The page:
General Data Protection Regulation (GDPR) has resulted in 56m (£49m) worth of fines since it came into force last May, insurance broker Marsh has revealed.
In a new report, Marsh highlighted how regulators had brought forward more than 200,000 cases in 31 countries in the first nine months GDPR was in effect.
And thousands of fines are currently pending, with Marsh highlighting how the regulation's broad scope has resulted in a "striking" diversity of enforcement actions.
Some cases have involved traditional data privacy concerns, but companies have also been penalised for less conventional reasons, such as excessive use of security cameras.
However, no penalties have yet come close to the much-discussed maximum fine of 20m or 4% of annual revenue, whichever is greater.
"But companies can expect data protection authorities to be aggressive with their sanction powers, which are entirely new for some EU members," Marsh said.
"The convergence of GDPR and other data privacy regulation with evolving technology will challenge businesses' ability to foster technology while protecting privacy."
GDPR is designed to give better protection for citizens by harmonising data privacy laws across Europe, and applies to all companies that do business in the EU.
However, the regulation has also prompted many nations outside Europe to introduce data privacy rules of their own, such as Brazil, India, Japan, Thailand and the US.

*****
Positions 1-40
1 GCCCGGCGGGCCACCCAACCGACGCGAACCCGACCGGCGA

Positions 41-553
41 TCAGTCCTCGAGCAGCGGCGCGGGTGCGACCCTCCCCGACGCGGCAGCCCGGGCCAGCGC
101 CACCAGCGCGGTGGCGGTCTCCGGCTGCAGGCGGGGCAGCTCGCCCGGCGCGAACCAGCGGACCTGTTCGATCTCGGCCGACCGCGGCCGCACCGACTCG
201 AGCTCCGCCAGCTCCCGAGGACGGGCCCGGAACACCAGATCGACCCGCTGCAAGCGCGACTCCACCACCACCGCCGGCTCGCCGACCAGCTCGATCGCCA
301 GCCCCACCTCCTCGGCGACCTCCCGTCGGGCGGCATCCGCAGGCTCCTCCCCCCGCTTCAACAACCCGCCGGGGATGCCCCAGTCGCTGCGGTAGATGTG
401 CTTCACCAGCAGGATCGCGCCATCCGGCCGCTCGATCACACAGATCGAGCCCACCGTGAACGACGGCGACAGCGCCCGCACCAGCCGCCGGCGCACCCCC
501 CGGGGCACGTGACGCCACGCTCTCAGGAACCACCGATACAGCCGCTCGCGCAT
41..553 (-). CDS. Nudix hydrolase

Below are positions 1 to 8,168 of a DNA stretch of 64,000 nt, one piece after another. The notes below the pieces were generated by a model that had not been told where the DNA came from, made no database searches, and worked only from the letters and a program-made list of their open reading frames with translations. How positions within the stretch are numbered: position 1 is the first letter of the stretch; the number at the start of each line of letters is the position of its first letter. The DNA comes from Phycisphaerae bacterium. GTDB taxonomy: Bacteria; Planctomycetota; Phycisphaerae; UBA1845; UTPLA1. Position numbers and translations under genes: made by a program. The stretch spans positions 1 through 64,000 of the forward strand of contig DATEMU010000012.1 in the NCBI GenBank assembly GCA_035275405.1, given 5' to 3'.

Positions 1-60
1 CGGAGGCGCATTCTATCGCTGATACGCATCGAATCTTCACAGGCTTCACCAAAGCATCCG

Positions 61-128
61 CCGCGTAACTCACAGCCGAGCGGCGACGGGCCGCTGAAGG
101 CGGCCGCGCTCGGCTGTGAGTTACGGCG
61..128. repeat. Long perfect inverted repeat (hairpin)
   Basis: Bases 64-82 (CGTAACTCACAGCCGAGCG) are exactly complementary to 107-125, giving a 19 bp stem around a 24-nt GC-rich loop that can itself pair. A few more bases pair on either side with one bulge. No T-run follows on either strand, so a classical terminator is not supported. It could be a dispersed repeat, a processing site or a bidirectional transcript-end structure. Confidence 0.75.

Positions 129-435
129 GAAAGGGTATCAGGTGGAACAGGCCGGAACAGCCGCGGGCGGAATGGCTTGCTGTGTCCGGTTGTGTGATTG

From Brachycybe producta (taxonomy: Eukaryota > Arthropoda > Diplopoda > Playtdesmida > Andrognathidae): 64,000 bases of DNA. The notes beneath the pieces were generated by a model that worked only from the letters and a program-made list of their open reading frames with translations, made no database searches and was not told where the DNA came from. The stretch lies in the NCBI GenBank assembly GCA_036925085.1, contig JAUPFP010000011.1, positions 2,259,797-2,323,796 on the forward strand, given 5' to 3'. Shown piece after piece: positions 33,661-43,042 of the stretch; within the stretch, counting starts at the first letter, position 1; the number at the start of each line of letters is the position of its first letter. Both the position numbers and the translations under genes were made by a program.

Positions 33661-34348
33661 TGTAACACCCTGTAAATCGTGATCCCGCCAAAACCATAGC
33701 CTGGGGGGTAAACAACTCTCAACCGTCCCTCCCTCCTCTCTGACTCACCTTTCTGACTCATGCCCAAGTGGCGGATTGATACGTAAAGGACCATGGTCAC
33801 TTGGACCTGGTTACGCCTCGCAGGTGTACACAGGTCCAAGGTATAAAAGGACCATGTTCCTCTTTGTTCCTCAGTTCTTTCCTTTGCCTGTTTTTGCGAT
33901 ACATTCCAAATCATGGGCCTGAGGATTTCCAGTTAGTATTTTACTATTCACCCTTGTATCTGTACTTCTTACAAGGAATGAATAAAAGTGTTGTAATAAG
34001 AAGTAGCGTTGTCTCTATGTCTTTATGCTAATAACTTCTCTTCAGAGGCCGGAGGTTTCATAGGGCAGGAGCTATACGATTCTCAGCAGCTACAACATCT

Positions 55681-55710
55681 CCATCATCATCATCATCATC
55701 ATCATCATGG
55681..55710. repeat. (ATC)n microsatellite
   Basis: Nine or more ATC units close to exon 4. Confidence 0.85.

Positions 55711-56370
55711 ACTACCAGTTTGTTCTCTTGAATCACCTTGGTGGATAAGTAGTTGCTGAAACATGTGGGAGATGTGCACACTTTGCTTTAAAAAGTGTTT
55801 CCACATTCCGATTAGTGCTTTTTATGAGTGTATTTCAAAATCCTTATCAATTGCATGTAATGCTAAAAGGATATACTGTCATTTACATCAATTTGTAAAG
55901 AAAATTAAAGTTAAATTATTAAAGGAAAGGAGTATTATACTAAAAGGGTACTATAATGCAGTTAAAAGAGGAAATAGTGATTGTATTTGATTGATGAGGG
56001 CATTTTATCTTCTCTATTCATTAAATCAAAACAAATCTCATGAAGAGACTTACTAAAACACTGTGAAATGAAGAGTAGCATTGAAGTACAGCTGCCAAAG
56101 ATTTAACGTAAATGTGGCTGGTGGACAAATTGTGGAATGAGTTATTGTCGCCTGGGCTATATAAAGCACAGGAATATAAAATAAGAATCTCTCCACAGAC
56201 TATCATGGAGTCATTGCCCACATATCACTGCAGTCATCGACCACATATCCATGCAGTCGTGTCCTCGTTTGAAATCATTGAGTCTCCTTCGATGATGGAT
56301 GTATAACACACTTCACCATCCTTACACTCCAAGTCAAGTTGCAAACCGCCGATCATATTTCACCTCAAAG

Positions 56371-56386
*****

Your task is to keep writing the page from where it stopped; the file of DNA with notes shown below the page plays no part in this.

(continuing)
A consequence of this is that more businesses are keeping personal data stored on devices or servers that are physically present in the territory where the data was generated.
Large firms have discovered that transferring data outside Europe can prompt EU regulators to scrutinise the receiving jurisdiction's protection standards.
Marsh also said businesses should expect the EU to focus on artificial intelligence's processing of data, particularly when it distinguishes people based on race, gender or political beliefs.
"The combination of these factors creates the potential for a hydra-like cyber risk for businesses," March said.
"Risk professionals should prepare for the potential pitfalls that lie ahead by consulting with their advisors and insurance brokers about evolving regulatory standards and changing technology, and adopting insurance policy terms and conditions to address their organisations' widening exposures."